pastorjohnb

Thoughts and musings on faith and our mighty God!


Leave a comment

Greatness

Reading: Mark 9:33-35

Verses 33-34: “Jesus asked, ‘What were you arguing about on the road?’ But they kept silent… they had argued about who was the greatest.”

Photo credit: Giorgio Trovato

What do you think made Peter or James or Bartholomew… think made them greatest among their fellow disciples? Along the same lines, what do we think makes us special? What makes us great? Just as each disciple had his own reason or case, we too draw on certain things that demonstrate our greatness. Some point to earthly things such as power or wealth or education or fitness or beauty. Some point to relationships or service or ministry. Even these ‘worthy’ ones can become a slippery and dangerous slope when pride and ego and envy enter our hearts.

Today in the Disciplines daily devotional author Angela Staffner offered this nugget: “We are all participating in an ongoing discussion about greatness, spoken or unspoken.” She noted that our lives speak for us. As Jesus gathers the disciples and points them towards humility and service, he is guiding them into the way that reveals not their own greatness but God’s greatness. The disciples each had gifts and talents that were great. So too do we. The Jesus question is this: Do we use our faith story, our material resources, our spiritual giftedness to serve others? Going deeper, do we see these things as tools to use to glorify God or are they means to elevate self and to prove how great we are?

Jesus could have used his power, wisdom, and other divine abilities to be a totally different kind of Messiah. He could have led from a place of might and superiority. Jesus chose to walk the path that he is calling the disciples and us to walk. He met one and all right where they were at, heard their stories or needs, and poured into or served them as he was able. Using those things that God has given us that make us great followers of Jesus Christ, this day may we joyfully employ these things for the glory of God.

Prayer: Lord, walking in humility is not always easy. The desire to be seen, to be noticed is always near the surface. Recognition, applause, that feeling of success – they call out. Bend my will to your will. Focus me in on the Jesus way. Guide me to speak and do in ways that bring you all of the glory. Amen.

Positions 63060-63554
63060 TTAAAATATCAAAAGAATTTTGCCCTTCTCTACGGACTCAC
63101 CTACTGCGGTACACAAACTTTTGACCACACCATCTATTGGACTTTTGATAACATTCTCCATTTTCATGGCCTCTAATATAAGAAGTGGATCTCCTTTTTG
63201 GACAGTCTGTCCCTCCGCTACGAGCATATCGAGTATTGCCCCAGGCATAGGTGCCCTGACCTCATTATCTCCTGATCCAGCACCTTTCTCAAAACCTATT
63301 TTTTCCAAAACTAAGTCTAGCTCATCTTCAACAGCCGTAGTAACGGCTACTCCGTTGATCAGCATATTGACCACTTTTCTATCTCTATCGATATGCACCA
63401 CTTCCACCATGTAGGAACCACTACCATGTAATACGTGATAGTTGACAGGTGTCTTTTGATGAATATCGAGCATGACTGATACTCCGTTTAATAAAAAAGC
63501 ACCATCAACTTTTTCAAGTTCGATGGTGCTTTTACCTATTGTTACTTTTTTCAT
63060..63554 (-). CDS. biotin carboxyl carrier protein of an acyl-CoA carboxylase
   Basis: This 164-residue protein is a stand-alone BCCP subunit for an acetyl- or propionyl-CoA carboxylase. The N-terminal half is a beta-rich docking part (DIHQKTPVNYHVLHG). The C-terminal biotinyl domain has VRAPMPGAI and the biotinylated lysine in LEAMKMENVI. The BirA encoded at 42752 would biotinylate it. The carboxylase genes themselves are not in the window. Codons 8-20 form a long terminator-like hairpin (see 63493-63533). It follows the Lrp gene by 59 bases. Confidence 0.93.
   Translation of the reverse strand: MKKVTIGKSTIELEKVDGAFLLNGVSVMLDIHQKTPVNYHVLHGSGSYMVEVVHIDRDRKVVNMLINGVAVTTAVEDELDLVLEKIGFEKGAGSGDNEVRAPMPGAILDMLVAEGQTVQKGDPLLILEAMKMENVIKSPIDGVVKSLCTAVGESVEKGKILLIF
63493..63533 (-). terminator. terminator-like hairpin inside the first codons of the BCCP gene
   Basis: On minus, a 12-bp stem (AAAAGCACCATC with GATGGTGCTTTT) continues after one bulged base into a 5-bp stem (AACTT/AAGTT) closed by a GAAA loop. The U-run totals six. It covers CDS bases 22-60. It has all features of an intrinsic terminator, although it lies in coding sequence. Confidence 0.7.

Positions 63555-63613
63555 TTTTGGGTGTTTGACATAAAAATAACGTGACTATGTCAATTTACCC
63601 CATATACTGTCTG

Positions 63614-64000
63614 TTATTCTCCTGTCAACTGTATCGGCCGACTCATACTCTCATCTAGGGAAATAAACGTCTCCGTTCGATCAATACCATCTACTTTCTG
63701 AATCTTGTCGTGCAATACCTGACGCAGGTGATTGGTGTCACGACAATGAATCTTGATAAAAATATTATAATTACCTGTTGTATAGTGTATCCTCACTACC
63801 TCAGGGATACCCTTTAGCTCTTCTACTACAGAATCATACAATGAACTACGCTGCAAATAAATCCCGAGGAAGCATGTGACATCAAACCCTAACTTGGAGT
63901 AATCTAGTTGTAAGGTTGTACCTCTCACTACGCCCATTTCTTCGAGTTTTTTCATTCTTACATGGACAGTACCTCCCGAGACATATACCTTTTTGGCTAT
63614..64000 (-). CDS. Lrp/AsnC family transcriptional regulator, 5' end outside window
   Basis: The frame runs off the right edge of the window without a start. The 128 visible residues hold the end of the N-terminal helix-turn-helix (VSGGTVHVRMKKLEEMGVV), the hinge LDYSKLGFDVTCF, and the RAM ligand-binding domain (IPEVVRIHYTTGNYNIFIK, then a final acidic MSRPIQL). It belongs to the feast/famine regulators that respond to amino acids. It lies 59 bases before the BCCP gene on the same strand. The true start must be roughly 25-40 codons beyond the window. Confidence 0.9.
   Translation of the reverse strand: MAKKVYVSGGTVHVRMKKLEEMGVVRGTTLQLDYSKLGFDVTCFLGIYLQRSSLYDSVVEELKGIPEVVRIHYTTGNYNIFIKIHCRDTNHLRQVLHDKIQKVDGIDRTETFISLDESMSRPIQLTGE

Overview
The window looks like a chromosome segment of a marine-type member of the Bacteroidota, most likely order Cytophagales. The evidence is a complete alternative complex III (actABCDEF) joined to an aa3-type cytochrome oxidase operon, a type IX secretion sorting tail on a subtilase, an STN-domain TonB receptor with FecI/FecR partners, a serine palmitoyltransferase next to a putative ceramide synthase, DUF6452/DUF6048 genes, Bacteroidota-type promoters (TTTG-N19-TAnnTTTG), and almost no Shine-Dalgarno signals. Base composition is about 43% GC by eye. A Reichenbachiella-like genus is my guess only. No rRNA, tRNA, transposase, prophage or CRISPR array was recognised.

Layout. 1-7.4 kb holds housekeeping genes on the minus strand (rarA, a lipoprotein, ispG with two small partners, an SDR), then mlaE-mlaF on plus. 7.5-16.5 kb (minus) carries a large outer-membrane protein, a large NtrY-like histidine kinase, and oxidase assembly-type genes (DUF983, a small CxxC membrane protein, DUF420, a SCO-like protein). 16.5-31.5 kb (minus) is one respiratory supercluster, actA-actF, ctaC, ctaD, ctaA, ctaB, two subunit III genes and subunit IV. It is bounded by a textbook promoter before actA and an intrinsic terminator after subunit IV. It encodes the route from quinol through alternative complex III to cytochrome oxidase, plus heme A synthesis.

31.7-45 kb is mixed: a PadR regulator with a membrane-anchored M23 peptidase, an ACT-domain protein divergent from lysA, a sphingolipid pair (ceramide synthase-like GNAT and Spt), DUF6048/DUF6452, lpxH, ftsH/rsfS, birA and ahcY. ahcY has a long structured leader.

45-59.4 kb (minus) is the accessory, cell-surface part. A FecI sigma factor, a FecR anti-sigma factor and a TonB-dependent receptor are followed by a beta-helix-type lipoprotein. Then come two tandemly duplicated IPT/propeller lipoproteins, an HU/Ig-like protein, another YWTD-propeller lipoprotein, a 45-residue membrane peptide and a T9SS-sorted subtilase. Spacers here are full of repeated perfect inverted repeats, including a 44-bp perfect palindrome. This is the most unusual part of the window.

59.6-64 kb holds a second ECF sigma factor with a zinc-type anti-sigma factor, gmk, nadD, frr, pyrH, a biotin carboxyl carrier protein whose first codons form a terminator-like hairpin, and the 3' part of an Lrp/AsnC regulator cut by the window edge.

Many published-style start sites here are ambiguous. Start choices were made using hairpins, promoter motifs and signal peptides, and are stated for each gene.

Leave a comment

Words of Life

Reading: John 6: 56-69

Verses 68-69: “You have the words of eternal life. We believe and know that you are the Holy one of God”.

Photo credit: Sarah Berriman

Our passage today picks up part way through Jesus’ conversation with the crowd. The crowd wants more physical bread and Jesus offers spiritual bread. They want sustenance for the day. Jesus extends an invitation to something eternal. Jesus tells the crowd that in order to enter into this kind of relationship with Jesus and God, they must “eat my flesh and drink my blood”. This teaching is too hard for many in the crowd. It creates a pinch point in the path. Many who had followed Jesus up to this point turn away and quit following him. The path had become too hard to walk.

To me the journey of faith continues to be a challenging path. To catch ahold of Jesus, to be drawn to him – it still happens today. For some it is a long, slow process, built upon many seeds of faith planted by family, friends, churches, the Spirit… For these folks, the roots grow deep as faith continues to be an evolving part of their lives. For some faith came quickly – through a chance encounter or during a time of loss and suffering. These found or shared in a faith that carried them through, much like the fish and loaves carried the crowd through to the next day.

Jesus tells the crowd that the next step is their step, not his. They must invest deeply to continue to develop this new relationship that has begun. Those in the crowd were drawn to Jesus; they were caught up in the miracles, in being carried through. Jesus requires a deeper commitment. He wants to change their lives and then to continue doing so. This is the point at which many struggle, myself included. Being a disciple of Jesus Christ brings one to the pinch point many times – that moment when we realize that yet another thing inside of us must die. Depending on the size of that cross that Jesus is asking us to lay down, it too can be hard. To continue to walk with Jesus, to partake of the Bread of Life, one must die to self again and again. For some, like the crowd, it is too great a cost and they turn away. For others the Spirit leads you through and the walk with Jesus goes on. The bond is tighter, the connection stronger, the love greater.

When the Spirit asks, “You do not want to leave too, do you?”, may our soul answer, “Lord, to whom shall we go”? Like the faithful disciples, may we daily respond, “You have the words of eternal life. We believe and know that you are the Holy one of God”. May this ever be our faith.

Prayer: Lord God, at times the road feels narrow and the way is hard. Your call echoes into all areas of my life. There is no part of me that you don’t want to touch, to shape, to refine. Although at times this journey is difficult, I cannot imagine life without you. So please continue to lead and guide me, to refine and mold me, to love me. Amen.


Leave a comment

Fellowship with the Light

Reading: 1st John 1: 1-5

Verse 3: “We proclaim to you what we have seen and heard, so that you may have fellowship with us”.

In his first letter John proclaims the life of Jesus and the eternal life of Jesus. Just as he did in his gospel, John begins our passage today by reminding us that Jesus Christ was present with God at the beginning, in the creation of the world. John goes on to state that he himself has heard, seen, and even touched the physical Jesus. John did so for three years as a follower of Jesus. He was also blessed to see, hear, and touch the resurrected Jesus, “the eternal life”. John shares all of this firsthand evidence to let his readers know that Jesus was really real and that the resurrection really happened.